My third taste of Japanese whisky – another blend, like the Hibiki 12-year that I recently reviewed – is another home-run hit. This is some damn fine blended whisky. Honestly, I would have been unable to distinguish it from single-malt in a blind tasting. Nikka “From The Barrel” is a rather misleading name for a blend of Japanese single malts and Japanese grain whisky (no age statement given), which is married in oak casks (rather than in a giant stainless-steel vat) and then bottled at (or near) cask strength. That (I think) makes this the first time I’ve tasted a cask-strength blended whisky.
Asahi Breweries, which owns the Nikka brand, also owns whisky distilleries Yoichi and Miyagikyo. It’s a good bet those are heavily represented as components in Nikka blends.
Alas, this (along with most of the rest of the Japanese whisky on the global market) is unavailable in the USA, most likely because of the 500ml bottle size (US law allows only certain bottle sizes for retail spirits – 500ml is not on the list). This is a pity, especially because it makes it difficult to pin a price-value comparison on the product. If the bottle was repackaged at 750ml for the US market, its current UK price would predict a US retail of about $57. That’s a bit hefty for a blend, and would drop my recommendation down from a “Must Try” to a “Recommended”. Either way, this is equally as good as Hibiki 12 and offers a different array of flavors. Another win for Japanese whisky!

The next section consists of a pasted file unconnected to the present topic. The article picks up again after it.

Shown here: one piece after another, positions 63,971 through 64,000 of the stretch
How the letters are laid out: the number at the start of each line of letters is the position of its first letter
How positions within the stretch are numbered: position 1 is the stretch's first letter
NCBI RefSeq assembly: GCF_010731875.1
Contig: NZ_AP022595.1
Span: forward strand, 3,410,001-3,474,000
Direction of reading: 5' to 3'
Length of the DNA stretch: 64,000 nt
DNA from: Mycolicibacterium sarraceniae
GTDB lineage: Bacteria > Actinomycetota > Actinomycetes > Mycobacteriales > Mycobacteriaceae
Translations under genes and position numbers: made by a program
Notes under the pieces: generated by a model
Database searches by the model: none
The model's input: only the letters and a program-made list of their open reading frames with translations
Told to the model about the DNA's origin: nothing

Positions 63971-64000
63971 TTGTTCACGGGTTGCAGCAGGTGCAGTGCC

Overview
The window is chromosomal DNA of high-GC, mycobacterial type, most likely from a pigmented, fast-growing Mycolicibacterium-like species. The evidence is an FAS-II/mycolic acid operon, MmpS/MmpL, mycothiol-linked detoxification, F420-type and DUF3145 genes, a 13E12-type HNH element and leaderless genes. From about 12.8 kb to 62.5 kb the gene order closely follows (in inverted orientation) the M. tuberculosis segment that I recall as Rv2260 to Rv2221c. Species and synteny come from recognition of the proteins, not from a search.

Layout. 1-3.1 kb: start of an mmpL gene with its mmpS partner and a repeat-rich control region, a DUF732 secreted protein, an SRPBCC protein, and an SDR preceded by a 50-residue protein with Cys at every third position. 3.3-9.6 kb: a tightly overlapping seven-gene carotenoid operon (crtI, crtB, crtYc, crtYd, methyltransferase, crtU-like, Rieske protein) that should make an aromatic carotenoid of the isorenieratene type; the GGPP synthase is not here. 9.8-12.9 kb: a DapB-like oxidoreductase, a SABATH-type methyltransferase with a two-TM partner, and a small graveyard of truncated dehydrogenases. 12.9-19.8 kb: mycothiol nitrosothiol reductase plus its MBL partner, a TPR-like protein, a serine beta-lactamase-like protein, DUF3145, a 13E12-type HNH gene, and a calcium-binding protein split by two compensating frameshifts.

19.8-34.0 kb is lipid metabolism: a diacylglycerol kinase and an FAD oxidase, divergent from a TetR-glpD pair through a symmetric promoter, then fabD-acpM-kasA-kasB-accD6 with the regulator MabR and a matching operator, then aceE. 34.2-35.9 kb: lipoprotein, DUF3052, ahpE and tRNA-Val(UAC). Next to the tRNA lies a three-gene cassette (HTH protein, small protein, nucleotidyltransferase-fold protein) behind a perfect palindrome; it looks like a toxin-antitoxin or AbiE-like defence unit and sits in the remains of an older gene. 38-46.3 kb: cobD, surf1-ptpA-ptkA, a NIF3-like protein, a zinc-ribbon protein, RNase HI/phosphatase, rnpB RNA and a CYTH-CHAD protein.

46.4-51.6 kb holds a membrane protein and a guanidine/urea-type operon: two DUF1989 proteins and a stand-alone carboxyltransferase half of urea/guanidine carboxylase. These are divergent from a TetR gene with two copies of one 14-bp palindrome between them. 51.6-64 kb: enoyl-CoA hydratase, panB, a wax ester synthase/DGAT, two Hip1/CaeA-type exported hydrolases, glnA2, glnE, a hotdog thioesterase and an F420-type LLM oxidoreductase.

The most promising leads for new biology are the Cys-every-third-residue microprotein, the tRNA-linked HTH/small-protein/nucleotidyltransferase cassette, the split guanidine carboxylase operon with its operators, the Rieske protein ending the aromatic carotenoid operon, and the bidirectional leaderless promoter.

Nose: Pear drops, tropical fruits (kiwi or starfruit or something), and a lot of green banana. The aroma is, as expected, powerful and tends to crawl up your nose if you get too close. There is complexity to be had here – underneath that domineering banana note resides a nice depth of oaky sweetness and a hefty dose of malt.
Palate: Wow, take small sips of this. Concentrated and robust, with loads of tart fruits and brash, fiery alcohol. I wouldn’t call this particularly mellow, but the oakiness is in excellent balance with the fruit, and the high proof makes it dance on the tongue.
Finish: The dominant note turns to caramel. Very nice. Caramelized banana? A bit of barrel tannin – a hint of bitterness – creeps in at the end.
With Water: Water adds a bit of vanilla to the nose, has a bit of a taming effect on the tongue burn (a bit), and might amp up the tartness on the finish. Water certainly doesn’t hurt, here.
Overall: This is, I think, my first cask-strength blended whisky. The high proof seems to minimize the flavor of whatever grain whisky is present, for me. I get a ton of delectable fruits (most of which are tart, my favorite kind of fruit notes in whisky), excellent balance of wood and malt sweetness, and a proof that’s just the right amount of intensity straight-up, but can also handle some water. Nice stuff, even with the dominant banana notes.